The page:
Coronavirus: What 59 essential workers testing positive means for elimination

The Ministry of Health (MOH) has revealed 59 essential workers have tested positive for COVID 19 - nearly a fifth of the current outbreak.

Health experts say that number is crucial to judge the success of New Zealand's lockdown and whether elimination will work.

"What we don't want to see is cases cropping up in large numbers of essential workers or spreading between bubbles or mystery cases popping up," COVID-19 modeller Michael Plank told Newshub Nation. 

Essential services can come face to face with the public during lockdown, meaning they are most at risk of spreading the virus. Newshub Nation asked how many of those 59 people had passed the virus to others at work - but MOH couldn't say.

Nor could they answer how many cases have spread between bubbles in alert level 4. Dr Plank says getting that kind of information is crucial.

"We would like to see clear numbers going forward on how many people have been infectious in the community...that is important information that we will need to see."

Aside from vaccines, staying home is our best defence against Delta but unfortunately not everyone is on the level. So police have launched a lockdown crackdown, with 69 people charged for breaches and about 700 issued fines since lockdown began.

Police Commissioner Andrew Coster says it's more than this point in level 4 last year.

"It's higher and the reason for that is we've had a shorter fuse in moving towards enforcement in this lockdown than the previous one. The reason for that is with the Delta variant we can't really have any tolerance for large gatherings."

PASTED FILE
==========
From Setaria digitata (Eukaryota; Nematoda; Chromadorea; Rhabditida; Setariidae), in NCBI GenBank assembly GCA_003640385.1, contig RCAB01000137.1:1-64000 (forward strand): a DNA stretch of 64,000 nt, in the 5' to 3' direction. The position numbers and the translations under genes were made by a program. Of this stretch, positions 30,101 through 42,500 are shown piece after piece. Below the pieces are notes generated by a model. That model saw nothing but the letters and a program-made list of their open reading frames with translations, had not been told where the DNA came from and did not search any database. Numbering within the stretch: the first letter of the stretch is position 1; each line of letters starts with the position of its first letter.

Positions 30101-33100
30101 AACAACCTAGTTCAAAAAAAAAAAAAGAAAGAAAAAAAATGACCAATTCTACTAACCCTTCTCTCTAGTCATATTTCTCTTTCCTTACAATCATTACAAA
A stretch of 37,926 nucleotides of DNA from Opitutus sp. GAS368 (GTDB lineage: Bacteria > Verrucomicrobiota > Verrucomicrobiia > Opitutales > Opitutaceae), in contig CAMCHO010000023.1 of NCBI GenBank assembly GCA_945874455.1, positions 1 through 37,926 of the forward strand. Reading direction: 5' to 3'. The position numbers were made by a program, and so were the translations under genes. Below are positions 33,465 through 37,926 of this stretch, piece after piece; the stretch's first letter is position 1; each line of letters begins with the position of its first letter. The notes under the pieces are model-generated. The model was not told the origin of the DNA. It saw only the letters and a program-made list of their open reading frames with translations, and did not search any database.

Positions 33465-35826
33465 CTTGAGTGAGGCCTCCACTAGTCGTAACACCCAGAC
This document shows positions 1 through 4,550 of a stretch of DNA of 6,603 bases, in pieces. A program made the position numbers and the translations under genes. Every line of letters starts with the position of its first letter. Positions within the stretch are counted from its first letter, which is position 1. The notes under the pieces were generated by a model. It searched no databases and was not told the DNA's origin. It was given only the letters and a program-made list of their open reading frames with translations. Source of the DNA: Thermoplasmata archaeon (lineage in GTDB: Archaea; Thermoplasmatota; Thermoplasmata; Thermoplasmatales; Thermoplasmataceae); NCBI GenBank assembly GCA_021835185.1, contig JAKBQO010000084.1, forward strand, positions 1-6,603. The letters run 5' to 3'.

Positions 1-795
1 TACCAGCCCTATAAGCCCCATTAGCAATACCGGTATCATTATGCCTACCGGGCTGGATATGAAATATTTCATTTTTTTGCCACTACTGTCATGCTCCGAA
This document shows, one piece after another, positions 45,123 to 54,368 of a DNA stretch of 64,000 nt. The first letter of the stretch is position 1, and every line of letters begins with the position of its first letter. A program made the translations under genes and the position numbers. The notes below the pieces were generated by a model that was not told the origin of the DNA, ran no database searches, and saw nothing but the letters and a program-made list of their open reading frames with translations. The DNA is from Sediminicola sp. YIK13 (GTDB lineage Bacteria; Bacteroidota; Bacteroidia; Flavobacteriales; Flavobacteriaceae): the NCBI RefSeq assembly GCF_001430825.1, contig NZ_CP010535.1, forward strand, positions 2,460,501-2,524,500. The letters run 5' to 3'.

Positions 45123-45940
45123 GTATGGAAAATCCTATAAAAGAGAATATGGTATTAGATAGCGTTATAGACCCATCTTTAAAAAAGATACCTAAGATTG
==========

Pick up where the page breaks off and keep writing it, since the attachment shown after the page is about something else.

Compliance is vital to eliminating Delta, which is more than twice as contagious as other variants, but 11 days into lockdown Dr Plank says we're starting to see promising signs.

"We've seen cases creep up over the last couple of days but they haven't shot up dramatically and I think that's a good early sign that we are starting to bend the curve." 

According to epidemiologist Michael Baker, elimination is still possible but we need more details - not just how many cases, but who.

"I think the chances are very good [we reach elimination]… We need to know something about those cases. I mean, what proportion of them were just household members of known cases, so they were in quarantine, versus cases in essential workers?"

Those details are regularly reported in Australia and experts say they could be the difference between elimination and continued spread. The stakes could not be higher, with a glance across the Tasman revealing why. 

Two months ago, Sydney discovered a single community case of Delta - an unmasked, unvaccinated driver transporting flight crew to MIQ.

Today it's become a health disaster, one case has ballooned to more than 16,000 - with up to 1000 new cases a day. Australia's abandoning elimination and its Prime Minister Scott Morrison claims New Zealand will too.

Professor Quentin Grafton is a COVID-19 modeler at the Australian National University and says this strategy could have an horrific human cost. 

"Don't believe that message. Living with the virus means dying with the virus."

He's part of new research published this week that says Australia's plan to reopen could cost tens of thousands of lives.

"If some people think that 70 percent vaccination target is going to give you a free ride, in terms of zero fatalities, or very low numbers, and very low hospitalisations, they're living in a fantasy world," he said. 

The research found dropping public health measures once 80 percent of Australia is vaccinated could lead to 25,000 deaths. Grafton says they need 90 percent vaccination of every Australian - from five years old.

"We're suggesting the minimum is 90 percent, including children. That's a decision New Zealanders need to make - what they're prepared to accept."

Similar research in New Zealand, which Baker was a part of, found even 90 percent vaccination could lead to more than 1000 deaths.

"The message is that at a certain point we will have a hard choice to make."

He says we may need to change our elimination strategy in future but the best thing for now is to wait.

"With every passing week, we're seeing advances in terms of our understanding of the pandemic and how to manage it."

But with so many cases in essential services, level 4 could be here to stay.

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